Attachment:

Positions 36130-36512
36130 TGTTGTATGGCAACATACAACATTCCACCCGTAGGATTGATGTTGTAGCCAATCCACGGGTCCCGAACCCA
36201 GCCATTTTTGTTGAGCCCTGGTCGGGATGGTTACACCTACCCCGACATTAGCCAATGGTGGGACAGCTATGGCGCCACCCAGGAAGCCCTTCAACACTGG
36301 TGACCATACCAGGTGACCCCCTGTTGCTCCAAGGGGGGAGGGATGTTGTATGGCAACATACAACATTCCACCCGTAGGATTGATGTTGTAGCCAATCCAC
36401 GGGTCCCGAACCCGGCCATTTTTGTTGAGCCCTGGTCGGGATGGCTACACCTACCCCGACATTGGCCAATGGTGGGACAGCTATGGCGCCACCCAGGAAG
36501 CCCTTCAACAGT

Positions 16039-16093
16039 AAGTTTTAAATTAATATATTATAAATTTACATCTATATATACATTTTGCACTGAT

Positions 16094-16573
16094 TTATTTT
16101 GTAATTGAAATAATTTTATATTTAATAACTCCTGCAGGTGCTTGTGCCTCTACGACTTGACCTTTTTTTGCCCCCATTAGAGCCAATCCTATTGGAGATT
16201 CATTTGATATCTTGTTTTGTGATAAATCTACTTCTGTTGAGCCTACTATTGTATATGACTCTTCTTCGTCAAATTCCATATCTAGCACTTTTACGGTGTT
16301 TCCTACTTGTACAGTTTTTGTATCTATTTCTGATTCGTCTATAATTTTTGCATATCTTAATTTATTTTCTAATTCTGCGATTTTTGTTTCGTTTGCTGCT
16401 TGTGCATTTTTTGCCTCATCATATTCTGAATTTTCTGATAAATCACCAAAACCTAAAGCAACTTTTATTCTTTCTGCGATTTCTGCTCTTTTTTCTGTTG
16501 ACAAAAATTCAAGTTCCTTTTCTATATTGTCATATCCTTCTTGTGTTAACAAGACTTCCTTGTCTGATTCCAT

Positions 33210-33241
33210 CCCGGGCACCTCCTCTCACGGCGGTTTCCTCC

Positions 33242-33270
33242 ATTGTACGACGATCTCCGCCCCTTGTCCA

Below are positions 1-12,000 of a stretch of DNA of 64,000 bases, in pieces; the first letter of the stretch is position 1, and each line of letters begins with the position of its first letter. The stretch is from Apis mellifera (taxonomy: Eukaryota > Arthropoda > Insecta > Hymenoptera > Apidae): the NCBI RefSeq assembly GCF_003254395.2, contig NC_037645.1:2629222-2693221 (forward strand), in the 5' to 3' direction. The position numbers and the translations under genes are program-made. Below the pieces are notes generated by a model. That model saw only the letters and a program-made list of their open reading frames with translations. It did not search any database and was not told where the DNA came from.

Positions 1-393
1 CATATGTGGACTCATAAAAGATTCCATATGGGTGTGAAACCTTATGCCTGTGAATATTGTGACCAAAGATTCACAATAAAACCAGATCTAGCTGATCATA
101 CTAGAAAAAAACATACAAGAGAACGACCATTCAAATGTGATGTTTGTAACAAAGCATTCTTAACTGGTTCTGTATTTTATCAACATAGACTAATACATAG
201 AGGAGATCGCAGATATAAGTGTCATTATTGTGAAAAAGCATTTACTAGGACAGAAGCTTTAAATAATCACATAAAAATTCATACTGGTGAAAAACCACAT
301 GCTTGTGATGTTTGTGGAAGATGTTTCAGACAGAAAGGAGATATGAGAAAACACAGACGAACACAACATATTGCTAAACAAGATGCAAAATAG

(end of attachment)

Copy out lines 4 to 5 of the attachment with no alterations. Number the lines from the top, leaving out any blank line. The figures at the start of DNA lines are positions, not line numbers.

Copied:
36301 TGACCATACCAGGTGACCCCCTGTTGCTCCAAGGGGGGAGGGATGTTGTATGGCAACATACAACATTCCACCCGTAGGATTGATGTTGTAGCCAATCCAC
36401 GGGTCCCGAACCCGGCCATTTTTGTTGAGCCCTGGTCGGGATGGCTACACCTACCCCGACATTGGCCAATGGTGGGACAGCTATGGCGCCACCCAGGAAG